This spirit of exploration is a driving force in professor Bradford’s personal work; it ranges in medium from drawing to photography, sculpture and installation to video and more. Rather than thinking about what his art will initially be made from, Bradford looks for points of interest through which he can engage with the world.

Bradford’s work is recognized both locally and internationally, with recent work shown at the Kimball Art Center in Park City, UT, and the Utah Museum of Contemporary Art; as well as worldwide venues such as the Athens Digital Art Festival in Greece, and the Wrong Biennale in Copenhagen, Denmark.

His latest research, especially since moving back to Utah from the midwest, has been largely geological. An exhibition closer to home brought students of his 3D digital modeling class to collaborate with the Geology Department at BYU. Over the course of a year and a half, the team worked to create an installation in the Eyring Science Center, inspired by the beryllium mines of Spor Mountain in Central Utah. Professor Bradford’s interest in geology may not be as strictly academic as those producing peer-reviewed essays on the subject, but he sees that as an invitation, more than an inhibition: “I’m sort of an amateur, but that’s really what artists are. Art is mostly interesting in the ways that it engages with other things, and so much of the most interesting art comes from artists engaging with something as sort of sincere, dedicated amateurs.”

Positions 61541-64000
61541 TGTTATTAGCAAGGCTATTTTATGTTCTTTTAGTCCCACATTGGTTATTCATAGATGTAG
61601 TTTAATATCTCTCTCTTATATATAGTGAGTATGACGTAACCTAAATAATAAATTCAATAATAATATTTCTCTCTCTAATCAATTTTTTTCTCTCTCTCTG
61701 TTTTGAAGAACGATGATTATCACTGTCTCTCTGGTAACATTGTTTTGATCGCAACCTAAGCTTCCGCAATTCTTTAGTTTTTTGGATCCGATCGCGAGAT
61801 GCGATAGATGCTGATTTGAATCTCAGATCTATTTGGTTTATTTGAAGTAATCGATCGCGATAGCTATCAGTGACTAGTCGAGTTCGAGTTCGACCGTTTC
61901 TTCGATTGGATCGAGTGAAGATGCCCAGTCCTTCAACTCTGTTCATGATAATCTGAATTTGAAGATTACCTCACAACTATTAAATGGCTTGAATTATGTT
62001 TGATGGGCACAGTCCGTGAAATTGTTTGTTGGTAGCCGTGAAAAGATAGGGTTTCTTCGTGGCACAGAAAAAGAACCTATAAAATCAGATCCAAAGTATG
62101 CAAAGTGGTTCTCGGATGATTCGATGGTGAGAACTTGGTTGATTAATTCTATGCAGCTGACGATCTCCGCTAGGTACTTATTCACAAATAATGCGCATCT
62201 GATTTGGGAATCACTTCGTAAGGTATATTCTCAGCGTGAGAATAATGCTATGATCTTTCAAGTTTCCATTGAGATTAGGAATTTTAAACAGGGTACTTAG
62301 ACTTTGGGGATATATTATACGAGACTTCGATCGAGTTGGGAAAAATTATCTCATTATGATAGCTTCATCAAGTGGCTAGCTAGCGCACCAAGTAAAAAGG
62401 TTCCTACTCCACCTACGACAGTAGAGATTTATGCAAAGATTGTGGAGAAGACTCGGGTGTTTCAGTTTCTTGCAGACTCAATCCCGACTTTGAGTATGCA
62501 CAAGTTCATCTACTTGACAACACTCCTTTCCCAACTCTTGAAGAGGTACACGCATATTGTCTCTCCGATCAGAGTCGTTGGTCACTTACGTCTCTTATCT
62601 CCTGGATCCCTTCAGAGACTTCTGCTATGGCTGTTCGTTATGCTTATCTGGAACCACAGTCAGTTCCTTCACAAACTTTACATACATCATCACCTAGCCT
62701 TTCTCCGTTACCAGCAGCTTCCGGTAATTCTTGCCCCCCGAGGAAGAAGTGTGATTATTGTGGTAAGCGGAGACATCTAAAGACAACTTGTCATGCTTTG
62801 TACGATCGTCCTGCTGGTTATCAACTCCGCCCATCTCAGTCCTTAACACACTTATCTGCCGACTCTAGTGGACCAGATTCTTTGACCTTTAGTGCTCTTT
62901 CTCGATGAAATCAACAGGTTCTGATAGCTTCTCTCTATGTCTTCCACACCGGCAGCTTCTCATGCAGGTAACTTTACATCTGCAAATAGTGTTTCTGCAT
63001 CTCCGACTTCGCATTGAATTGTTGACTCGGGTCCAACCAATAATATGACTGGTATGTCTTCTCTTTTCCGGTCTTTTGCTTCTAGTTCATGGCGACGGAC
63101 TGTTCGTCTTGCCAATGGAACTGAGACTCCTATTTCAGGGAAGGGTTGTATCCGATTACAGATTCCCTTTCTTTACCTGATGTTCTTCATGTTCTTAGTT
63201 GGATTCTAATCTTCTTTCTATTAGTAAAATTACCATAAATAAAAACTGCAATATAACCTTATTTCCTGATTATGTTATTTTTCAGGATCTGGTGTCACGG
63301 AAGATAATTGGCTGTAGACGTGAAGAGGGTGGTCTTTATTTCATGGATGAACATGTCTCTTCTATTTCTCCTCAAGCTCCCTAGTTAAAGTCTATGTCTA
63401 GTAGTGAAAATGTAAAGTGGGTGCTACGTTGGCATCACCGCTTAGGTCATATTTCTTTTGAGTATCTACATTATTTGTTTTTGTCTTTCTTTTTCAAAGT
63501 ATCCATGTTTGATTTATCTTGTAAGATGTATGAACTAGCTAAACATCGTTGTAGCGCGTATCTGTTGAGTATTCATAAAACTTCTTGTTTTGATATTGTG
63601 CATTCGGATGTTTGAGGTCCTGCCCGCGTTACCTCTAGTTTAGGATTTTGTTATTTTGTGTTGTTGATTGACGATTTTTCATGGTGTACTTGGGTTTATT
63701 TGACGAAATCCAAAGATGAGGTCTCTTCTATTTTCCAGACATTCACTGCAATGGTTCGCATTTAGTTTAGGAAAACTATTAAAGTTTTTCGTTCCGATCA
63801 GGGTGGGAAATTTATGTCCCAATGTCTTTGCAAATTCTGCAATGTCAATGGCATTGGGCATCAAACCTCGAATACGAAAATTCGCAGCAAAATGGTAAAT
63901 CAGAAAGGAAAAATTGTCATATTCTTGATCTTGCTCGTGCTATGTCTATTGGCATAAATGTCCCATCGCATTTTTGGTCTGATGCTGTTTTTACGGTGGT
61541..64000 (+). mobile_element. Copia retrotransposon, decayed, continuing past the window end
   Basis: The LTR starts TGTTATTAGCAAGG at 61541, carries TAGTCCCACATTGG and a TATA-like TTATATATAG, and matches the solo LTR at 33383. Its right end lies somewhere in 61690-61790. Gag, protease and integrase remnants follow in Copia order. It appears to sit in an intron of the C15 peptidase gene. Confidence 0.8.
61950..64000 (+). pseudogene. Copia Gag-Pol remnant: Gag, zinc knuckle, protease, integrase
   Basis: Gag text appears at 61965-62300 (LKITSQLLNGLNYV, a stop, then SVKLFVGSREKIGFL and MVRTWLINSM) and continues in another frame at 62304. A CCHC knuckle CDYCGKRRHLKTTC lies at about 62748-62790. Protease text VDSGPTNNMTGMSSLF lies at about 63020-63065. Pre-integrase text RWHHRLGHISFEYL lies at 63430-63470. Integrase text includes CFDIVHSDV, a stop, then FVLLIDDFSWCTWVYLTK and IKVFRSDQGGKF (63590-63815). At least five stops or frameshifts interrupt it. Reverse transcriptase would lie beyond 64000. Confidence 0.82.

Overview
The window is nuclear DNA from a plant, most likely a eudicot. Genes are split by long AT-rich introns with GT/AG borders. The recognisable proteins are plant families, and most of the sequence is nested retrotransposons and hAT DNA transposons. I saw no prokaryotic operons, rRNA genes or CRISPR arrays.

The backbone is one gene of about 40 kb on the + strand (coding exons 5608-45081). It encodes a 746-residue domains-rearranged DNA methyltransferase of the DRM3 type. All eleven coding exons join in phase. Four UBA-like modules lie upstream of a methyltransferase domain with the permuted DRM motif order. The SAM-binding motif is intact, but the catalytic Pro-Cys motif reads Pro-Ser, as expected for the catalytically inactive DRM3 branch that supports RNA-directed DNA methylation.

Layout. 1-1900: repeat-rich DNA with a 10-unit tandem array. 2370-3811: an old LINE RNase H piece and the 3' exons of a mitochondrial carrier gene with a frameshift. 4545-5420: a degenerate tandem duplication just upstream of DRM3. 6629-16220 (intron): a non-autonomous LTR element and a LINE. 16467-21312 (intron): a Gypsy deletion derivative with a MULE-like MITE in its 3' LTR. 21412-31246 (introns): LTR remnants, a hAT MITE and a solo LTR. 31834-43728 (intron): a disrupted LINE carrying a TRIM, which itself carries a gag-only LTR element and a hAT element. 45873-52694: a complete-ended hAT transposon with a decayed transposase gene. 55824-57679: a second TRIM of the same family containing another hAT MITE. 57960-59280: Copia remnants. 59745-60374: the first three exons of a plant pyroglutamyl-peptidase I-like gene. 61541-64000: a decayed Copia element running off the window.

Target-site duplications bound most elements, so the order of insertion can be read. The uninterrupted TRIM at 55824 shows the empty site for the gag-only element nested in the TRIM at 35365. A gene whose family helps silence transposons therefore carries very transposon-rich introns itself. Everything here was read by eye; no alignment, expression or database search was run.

Professor Collin Bradford assists students with a unique installation in the Eyring Science Center.